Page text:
As I have written before, it’s important for students to study and enjoy “art for art’s sake” — and for us to advocate for music education using this mantra, at times.  But the sad truth is that ironically, due to decades of attrition in school music programs, most parents, teachers, and administrators have not experienced the intrinsic joy of music making and the value it could have offered in their own school lives.  Therefore, it is up to this generation of parents and students to create a new level of understanding utilizing a viewpoint school administrators and boards can understand — albeit narrow and sometimes short-sighted.  And that is the effect of music education on the whole child, including test scores.  The more data parents can gather regarding the benefit of music education on all aspects of humanity, the more we can build advocacy efforts by creating dialogue that best relates to those who will determine the future of our music programs, sad as that me be to some of us.

Being a music advocate is not always about selling brownies at a music concert, helping wash band uniforms, or attending countless Board of Education meetings to give a speech on the value of music education (although all of these things are important!).  Rather, supporting children in their musical instruction, understanding the value it has on their human development, and being present when it counts is sometimes all that is needed to create a powerful force for music education in schools.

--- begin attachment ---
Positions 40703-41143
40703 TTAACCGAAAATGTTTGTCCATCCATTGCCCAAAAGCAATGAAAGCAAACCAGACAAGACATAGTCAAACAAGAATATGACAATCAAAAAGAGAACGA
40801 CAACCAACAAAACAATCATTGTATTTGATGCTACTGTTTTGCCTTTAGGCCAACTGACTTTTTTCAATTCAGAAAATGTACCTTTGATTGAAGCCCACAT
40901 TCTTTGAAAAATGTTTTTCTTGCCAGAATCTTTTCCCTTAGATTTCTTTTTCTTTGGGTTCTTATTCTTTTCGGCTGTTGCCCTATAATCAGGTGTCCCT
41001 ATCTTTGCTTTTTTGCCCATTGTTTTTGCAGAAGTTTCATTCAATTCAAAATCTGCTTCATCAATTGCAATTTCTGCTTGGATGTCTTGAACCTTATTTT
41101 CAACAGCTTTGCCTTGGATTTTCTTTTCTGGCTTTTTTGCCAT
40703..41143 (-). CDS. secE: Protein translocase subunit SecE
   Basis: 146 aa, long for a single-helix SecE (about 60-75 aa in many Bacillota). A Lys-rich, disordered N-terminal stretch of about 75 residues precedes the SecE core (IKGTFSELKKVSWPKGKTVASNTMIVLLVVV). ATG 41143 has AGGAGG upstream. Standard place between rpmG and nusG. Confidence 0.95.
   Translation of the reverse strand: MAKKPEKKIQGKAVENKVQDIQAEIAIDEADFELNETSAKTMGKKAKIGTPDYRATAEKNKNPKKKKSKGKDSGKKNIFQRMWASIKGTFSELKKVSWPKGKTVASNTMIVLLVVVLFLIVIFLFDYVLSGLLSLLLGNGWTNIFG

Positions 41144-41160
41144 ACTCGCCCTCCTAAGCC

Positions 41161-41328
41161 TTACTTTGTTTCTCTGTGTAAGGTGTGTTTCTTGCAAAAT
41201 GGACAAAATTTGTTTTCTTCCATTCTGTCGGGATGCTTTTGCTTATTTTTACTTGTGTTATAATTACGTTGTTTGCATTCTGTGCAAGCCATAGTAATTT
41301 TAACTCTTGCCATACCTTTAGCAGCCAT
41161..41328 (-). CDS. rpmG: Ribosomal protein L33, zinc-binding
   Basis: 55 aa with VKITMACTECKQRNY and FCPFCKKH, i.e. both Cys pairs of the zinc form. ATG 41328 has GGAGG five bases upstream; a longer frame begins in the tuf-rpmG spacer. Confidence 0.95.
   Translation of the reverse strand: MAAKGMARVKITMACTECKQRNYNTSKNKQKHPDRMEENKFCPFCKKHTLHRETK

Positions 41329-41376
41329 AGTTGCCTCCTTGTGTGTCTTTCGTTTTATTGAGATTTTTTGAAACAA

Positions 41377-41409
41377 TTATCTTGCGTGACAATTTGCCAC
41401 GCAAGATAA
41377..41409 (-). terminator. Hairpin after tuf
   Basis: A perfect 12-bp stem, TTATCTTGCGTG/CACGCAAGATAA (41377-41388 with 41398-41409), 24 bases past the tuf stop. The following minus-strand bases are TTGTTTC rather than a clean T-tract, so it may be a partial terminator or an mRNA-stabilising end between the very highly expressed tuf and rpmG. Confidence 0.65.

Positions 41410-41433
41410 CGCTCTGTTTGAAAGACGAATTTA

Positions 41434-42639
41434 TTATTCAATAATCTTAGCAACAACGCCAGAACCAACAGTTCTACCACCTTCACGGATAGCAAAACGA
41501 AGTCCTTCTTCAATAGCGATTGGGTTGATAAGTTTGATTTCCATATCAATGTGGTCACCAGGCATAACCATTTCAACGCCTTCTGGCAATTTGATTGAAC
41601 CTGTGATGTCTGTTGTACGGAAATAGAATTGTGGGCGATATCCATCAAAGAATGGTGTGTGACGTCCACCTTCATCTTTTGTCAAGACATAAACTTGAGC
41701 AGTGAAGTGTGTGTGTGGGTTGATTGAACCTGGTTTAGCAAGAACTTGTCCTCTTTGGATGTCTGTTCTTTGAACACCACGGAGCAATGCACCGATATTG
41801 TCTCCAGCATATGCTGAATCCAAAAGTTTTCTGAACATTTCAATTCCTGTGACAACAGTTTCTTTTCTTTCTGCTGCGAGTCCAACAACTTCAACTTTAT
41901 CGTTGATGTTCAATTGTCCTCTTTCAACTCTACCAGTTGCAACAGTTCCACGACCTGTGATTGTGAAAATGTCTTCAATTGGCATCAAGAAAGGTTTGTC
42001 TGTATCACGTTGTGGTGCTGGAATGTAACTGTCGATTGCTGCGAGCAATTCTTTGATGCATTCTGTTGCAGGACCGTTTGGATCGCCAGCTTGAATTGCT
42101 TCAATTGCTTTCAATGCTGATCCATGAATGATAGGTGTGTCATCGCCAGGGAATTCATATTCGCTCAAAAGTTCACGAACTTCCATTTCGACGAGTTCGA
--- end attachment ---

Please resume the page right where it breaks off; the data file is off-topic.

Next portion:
Here are 3 ways you can be a music advocate without completely changing your life around:

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3 Awful Things That Happen When Children are Denied Daily Arts Instruction in Schools

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Regardless of the social and economic circumstances of our time, the arts have an essential place in the balanced education of our children. In all the education discussion I hear and the literature I read, the arts are consistently given little … [Continue reading]

Why Your Musical Instrument Demonstration Means Everything to Your School’s Program

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There is no more exciting or important time in a child's musical life than the day they choose which instrument they want to learn to play in school.  More often than not, this choice occurs on a day where the instruments of the band and orchestra … [Continue reading]

A Recruitment Letter to Potential Music Parents’ Association (Booster) Members